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Moyses Hall

A Grade I Listed Building in Bury St Edmunds, Suffolk

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Latitude: 52.2463 / 52°14'46"N

Longitude: 0.7129 / 0°42'46"E

OS Eastings: 585301

OS Northings: 264370

OS Grid: TL853643

Mapcode National: GBR QF0.11W

Mapcode Global: VHKD4.9SQV

Entry Name: Moyses Hall

Listing Date: 7 August 1952

Grade: I

Source: Historic England

Source ID: 1076931

English Heritage Legacy ID: 466766

Location: Bury St. Edmunds, St. Edmundsbury, Suffolk, IP33

County: Suffolk

District: St. Edmundsbury

Civil Parish: Bury St Edmunds

Built-Up Area: Bury St Edmunds

Traditional County: Suffolk

Lieutenancy Area (Ceremonial County): Suffolk

Church of England Parish: Bury St Edmunds St John the Evangelist

Church of England Diocese: St.Edmundsbury and Ipswich

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Bury Saint Edmunds

Listing Text


639-1/7/295 (North side)
07/08/52 Moyses Hall


Includes: No.41 CORNHILL.
Merchant house, later used for a variety of purposes,
including an inn, a Bridewell, a prison and a police station;
now a museum. Late C12, considerably restored and altered in
1858. In flint and stone with 2 steep gables to the plaintiled
EXTERIOR: 2 storeys, attic to part, cellar to part. A wide
freestone buttress at each end of the main front and a similar
central buttress between the 2 gabled halves of the building.
A moulded stone string course runs across the whole front at
1st storey level.
The right half of the building has 2 linked original Norman
windows beneath roll-moulded arches resting on colonnettes
with crocket capitals. The windows are 2-light, rectangular in
form with roll-moulded surrounds. The left half has a C15
traceried 2-light window in a rectangular surround on the 1st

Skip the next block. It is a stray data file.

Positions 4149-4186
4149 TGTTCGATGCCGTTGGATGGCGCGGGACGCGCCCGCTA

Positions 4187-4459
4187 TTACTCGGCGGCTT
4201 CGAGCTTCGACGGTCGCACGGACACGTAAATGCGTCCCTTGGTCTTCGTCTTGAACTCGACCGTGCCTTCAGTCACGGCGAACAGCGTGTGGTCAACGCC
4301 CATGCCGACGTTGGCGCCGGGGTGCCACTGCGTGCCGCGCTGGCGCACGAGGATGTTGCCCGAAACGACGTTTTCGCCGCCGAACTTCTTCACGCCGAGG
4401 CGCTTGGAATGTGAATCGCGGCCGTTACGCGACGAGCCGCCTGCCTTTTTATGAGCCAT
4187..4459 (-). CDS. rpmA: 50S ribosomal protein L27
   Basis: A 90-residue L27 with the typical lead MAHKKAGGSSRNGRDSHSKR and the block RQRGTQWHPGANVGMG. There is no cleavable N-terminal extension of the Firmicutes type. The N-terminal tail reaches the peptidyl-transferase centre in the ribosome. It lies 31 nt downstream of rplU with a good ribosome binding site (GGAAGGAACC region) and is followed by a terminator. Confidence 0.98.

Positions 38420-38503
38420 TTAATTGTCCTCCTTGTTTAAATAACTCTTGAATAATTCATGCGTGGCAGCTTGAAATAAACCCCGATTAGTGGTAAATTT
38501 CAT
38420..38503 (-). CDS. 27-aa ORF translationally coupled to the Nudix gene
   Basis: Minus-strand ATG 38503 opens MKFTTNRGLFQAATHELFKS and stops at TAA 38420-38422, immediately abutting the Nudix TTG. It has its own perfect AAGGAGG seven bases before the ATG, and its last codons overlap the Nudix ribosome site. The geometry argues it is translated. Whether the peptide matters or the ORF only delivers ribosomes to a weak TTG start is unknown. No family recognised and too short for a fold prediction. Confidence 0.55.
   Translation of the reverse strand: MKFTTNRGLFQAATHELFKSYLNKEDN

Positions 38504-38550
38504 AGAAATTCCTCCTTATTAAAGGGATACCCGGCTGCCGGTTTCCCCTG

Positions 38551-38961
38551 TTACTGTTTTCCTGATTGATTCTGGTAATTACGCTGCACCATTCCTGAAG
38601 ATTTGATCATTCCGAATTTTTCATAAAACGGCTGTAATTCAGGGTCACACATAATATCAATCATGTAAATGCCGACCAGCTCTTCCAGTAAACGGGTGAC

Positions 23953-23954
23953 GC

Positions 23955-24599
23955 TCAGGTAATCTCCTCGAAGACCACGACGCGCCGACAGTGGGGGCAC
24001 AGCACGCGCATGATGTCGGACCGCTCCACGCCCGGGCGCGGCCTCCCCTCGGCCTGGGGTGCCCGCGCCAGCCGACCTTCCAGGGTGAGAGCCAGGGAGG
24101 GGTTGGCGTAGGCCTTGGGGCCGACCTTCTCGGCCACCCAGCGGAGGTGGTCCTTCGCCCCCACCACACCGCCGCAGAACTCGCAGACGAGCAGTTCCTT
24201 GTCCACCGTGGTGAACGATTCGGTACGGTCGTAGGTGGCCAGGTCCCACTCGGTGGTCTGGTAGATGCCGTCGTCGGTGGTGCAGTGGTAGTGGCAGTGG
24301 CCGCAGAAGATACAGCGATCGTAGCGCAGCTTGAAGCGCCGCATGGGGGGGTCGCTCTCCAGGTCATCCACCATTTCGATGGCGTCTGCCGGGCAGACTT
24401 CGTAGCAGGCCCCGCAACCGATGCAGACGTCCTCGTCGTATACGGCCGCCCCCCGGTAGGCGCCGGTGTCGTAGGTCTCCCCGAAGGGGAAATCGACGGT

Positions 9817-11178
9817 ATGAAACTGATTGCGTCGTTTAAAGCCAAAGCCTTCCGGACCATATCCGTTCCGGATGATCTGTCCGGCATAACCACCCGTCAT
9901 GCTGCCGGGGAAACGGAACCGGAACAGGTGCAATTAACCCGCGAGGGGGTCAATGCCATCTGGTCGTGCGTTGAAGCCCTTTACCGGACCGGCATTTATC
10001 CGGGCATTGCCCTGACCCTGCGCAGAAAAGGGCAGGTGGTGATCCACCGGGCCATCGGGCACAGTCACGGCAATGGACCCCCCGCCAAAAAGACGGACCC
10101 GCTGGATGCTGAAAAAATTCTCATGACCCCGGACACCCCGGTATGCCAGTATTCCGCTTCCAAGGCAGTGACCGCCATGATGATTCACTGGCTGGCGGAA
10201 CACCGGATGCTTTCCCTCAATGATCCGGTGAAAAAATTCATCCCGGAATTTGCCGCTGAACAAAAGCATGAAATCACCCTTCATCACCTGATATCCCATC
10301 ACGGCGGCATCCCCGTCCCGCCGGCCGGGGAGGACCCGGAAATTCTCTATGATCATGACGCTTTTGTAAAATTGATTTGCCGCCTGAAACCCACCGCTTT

storey: the dividing mullion has a capital bearing a carving
of a wolf guarding St Edmund's head. On the 2nd storey, 2
early C19 2-light pointed-headed windows with square leaded
panes and stone surrounds. On the ground storey, four C19
2-light windows with diamond leaded panes have stone reveals
and moulded segmental-headed surrounds. The entrance door on
the right between 2 windows has a similar moulded
segmental-headed surround. The east wall, in a mixture of
flint and stone blocks, is mainly a C19 reconstruction. On the
ground storey it has a semicircular headed 2-light window and
a doorway with a triangular pediment and an architrave with
wood keystone. A further 2-storey section to the north has
flint walling alternating with red brick bands and cross
windows with rectangular surrounds and moulded brick
A skeleton clock dial in the apex of the south gable. Clock
with birdcage frame made by John Moore & Sons, Clerkenwell,
London, dated 1876, installed by Vale & Richardson, 14
Abbeygate Street, Bury St Edmunds. Timber closed belfry
containing clock chime of 3 bells, the 2 quarter bells of 1876
cast by John Taylor & Co. of Loughborough and the hour bell
dated 1806, by the Whitechapel bell foundry.
INTERIOR: stone groin-vaulted ground storey, the western part
in 3 bays and the wider eastern part in 6 bays, supported on

massive circular piers with simple square capitals. A C16
brick arch with a shallow pointed head now links the 2 halves
of the building.
The rear range on the north east was an open arcaded storage
area known as The Passage. Along the west wall are wide C16
brick arches. The hall and solar are on the 1st storey,
approached by a C19 stone newel stair in an added lean-to in
white brick with a slate roof. This stair has a 2-light
diamond-leaded casement window in Gothic style on the 1st
storey; beside it on the rear wall are 2 small blocked barred
windows inserted when the building was used as a prison. The 2
C12 windows to the hall have nook-shafts with a roll moulding
which is continued over the arch.
A C16 fireplace in the dividing wall with the solar has a
timber lintel and stone jambs, both with a smaller version of
the roll-moulding round the window arches. The jamb on one
side has been moved inwards. Beside it, a pointed headed stone
doorway. In the solar, the early C16 stone fireplace surround
has a double ogee-moulding to the shallow arch. To the left of
this fireplace is an altered Norman doorway probably
originally for an internal stair, with a reset C14 head.
The rear range, which seems to have originally extended
further north, is in 2-and-a-half bays and has a high
timber-framed rear wall with 2 middle rails. The C16 roof has
clasped purlins with a hollow chamfer moulding and short
cranked windbraces. Arched braces to the collars corbelled out
from the walls. No original tie-beams, but 3 later re-used
ties have been inserted.
Scheduled Ancient Monument.
(BOE: Pevsner N: Radcliffe E: Suffolk: London: 1974-: 152).

Listing NGR: TL8530164370

This text is from the original listing, and may not necessarily reflect the current setting of the building.

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